They might look harmless, but in the wrong hands – and mouths – button batteries can become child killers.
This is the warning from Western Australia’s office of Consumer Protection, which says that every week in Australia 20 children visit a hospital emergency department because of exposure to small ‘button’ batteries.
Severe burns caused to internal organs
Around one child a month suffers serious injuries and there have even been fatalities.
If swallowed, coin-sized lithium button batteries can lodge in a child’s system and the resulting chemical reaction could cause severe burns to their oesophagus and other internal organs.
Likewise, the insertion of button batteries into ears and noses can also lead to significant injuries, the state’s Commissioner for Consumer Protection, Lanie Chopping, said.
Three-year-old Queensland child died
Recently a grieving Queensland couple went public with the story of how their three-year-old daughter died earlier this year after the button battery she swallowed went undetected for nine days.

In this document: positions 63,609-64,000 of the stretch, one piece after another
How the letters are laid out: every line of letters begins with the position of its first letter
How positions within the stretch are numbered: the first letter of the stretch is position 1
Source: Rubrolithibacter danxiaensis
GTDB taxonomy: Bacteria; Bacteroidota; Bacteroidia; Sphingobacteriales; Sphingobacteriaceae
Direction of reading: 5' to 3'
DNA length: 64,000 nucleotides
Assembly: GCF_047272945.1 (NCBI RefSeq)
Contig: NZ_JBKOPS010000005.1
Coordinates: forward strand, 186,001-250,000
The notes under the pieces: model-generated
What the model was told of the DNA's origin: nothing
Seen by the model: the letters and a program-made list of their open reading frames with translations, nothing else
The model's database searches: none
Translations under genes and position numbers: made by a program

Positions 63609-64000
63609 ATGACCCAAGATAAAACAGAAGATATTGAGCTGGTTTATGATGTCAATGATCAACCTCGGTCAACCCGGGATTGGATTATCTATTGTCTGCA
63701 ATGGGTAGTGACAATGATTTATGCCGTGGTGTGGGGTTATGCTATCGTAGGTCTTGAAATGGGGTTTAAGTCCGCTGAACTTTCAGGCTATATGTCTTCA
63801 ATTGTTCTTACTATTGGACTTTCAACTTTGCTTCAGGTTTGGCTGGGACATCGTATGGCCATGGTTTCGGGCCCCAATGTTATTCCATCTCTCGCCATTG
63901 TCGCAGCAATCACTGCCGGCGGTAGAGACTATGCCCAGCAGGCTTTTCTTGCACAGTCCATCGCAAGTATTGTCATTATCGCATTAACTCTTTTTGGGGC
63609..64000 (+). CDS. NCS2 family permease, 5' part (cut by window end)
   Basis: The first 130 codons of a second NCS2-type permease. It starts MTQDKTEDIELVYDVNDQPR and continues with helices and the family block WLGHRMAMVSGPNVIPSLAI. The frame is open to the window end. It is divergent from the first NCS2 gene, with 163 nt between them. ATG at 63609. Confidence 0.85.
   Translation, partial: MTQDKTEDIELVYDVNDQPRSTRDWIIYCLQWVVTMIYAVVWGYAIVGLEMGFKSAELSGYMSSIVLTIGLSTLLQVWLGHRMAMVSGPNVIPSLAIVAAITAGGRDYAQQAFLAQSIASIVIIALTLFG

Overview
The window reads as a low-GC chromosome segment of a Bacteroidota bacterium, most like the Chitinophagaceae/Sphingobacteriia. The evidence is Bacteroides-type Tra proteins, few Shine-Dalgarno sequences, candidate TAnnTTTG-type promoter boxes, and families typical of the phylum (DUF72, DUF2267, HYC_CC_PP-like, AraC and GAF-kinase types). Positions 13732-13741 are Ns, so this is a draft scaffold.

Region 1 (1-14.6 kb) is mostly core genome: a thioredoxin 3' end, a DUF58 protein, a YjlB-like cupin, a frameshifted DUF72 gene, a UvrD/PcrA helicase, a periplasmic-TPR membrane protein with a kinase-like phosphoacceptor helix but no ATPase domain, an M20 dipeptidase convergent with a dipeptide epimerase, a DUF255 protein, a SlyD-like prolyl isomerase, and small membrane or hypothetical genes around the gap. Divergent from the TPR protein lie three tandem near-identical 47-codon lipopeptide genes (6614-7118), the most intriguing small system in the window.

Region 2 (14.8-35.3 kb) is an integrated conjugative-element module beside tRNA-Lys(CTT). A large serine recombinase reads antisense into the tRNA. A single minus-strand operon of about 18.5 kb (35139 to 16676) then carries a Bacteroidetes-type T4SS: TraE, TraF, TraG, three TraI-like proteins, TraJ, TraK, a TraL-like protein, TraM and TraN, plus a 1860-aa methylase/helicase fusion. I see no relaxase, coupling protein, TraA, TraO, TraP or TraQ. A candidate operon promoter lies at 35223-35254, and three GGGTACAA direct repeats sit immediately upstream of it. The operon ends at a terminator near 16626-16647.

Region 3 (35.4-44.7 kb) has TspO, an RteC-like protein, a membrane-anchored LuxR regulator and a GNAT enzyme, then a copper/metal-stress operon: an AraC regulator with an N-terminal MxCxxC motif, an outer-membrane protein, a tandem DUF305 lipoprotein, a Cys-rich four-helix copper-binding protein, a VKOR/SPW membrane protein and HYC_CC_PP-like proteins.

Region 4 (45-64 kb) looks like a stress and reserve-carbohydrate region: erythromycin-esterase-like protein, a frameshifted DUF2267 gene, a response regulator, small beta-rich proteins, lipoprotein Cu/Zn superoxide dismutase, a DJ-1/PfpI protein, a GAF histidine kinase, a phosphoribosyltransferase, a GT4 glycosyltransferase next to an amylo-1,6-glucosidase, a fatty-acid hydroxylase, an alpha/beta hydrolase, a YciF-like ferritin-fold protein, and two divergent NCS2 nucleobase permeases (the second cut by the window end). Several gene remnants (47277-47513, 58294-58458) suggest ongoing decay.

Her vomiting, nose-bleed and chest-pain were initially attributed to a virus, meaning that when an X-ray was finally performed, it was tragically too late.
“It’s important to realise that button batteries are potentially lurking everywhere in your home,” Chopping stated. “They power remote controls, kitchen scales, birthday cards, children’s toys and hearing aids, to name just a few of the places you might find them.
Look for products using other batteries
“So when buying a toy, household device or novelty item, you should ideally look for products that are rechargeable or contain other types of batteries that are less dangerous,” she said.
“If you do need to buy a product operated by button battery, look for battery compartments that are difficult for children to access, such as those that require a tool or dual simultaneous movements to open.”
Even old or spent button batteries can still pose a threat, so always dispose of them immediately in a safe manner and out of children’s reach, officials advise.